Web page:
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CONSOLATION

In summer we suffered from dust and from flies,
The flies in our rations, the dust in our eyes,
An' some of our fellows, they dropt in the 'eat,
But the Boche, oh, the Boche, was perspirin'—a treat!


There were times when we longed for a tankard o' beer,
Bein' sick of warm water—our tipple out 'ere,
But our tongues might be furry an' throats like a flue,
Yet it's nothing to wot the fat Boches went through.


Now the winter is 'ere with the wet an' the cold,
An' our rifles an' kit are a sight to be'old,
An' in trenches that's flooded we tumble and splosh,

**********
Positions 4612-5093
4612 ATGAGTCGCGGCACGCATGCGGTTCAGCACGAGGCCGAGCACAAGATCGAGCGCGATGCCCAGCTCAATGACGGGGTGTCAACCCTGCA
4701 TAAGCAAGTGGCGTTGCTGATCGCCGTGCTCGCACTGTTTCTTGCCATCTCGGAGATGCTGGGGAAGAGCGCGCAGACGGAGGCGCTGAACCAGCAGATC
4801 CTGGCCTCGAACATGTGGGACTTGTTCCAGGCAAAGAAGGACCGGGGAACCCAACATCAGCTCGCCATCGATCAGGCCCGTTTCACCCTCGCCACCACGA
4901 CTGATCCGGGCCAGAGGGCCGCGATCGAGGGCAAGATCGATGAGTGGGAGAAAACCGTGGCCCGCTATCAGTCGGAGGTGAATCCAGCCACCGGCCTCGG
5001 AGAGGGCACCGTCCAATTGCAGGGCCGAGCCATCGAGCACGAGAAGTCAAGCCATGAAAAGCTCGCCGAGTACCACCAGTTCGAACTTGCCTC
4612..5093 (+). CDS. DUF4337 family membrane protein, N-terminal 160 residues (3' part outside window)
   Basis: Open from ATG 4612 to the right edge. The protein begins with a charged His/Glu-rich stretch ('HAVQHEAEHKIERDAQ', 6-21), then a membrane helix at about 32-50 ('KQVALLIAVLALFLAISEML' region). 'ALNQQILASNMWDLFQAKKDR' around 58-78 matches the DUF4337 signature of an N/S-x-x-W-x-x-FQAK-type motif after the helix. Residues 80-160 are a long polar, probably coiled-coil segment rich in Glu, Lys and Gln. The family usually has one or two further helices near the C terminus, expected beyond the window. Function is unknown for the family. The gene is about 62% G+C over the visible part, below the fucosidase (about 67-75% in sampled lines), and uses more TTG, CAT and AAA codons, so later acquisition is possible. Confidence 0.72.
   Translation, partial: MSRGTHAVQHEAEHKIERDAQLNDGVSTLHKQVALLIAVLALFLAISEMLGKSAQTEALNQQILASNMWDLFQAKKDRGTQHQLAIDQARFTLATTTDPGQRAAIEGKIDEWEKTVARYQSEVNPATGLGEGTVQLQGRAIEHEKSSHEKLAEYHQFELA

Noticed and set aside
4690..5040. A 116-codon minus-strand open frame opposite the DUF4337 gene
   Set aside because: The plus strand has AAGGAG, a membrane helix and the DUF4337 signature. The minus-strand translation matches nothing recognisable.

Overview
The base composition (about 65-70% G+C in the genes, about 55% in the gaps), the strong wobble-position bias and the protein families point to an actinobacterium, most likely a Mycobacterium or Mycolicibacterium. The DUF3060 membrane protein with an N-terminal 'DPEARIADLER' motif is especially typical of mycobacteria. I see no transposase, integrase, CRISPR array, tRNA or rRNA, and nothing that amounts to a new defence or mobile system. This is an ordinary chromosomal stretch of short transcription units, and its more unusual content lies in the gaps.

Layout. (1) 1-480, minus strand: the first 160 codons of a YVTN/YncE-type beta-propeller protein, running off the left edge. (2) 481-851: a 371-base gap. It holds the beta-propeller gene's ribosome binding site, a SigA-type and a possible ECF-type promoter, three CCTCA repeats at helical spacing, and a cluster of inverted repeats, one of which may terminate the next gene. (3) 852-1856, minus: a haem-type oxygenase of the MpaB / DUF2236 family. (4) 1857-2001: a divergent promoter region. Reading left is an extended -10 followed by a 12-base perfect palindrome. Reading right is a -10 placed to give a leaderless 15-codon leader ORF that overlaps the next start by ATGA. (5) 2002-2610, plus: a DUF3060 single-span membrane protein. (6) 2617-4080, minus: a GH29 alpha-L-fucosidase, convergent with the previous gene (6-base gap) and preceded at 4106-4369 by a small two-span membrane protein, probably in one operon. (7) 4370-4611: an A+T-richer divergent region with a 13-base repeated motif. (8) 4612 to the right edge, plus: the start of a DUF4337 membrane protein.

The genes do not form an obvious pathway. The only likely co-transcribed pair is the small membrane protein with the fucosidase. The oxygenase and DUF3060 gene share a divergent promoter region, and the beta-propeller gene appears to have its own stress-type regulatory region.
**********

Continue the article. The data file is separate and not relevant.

"Wot cheer?" we remarks. "It's the same for the Boche."


If we're standin' in two foot o' water, you see,
Quite likely the Boches are standin' in three;
An' though the keen frost may be ticklin' our toes,
Oo doubts that the Boches' 'ole bodies is froze?


Are we sleepy or sick or 'arf dead for a meal?
Just think of 'ow underfed Boches must feel!
Are we badly in need of a shave an' a wash?
Consider the 'orrible state of a Boche!


So 'ere's philosophy simple and plain,
Wotever we 'ates in the bloomin' campaign,
'Tis balm to our souls, as we grumble and cuss,
To feel that the Boches are 'atin it wuss.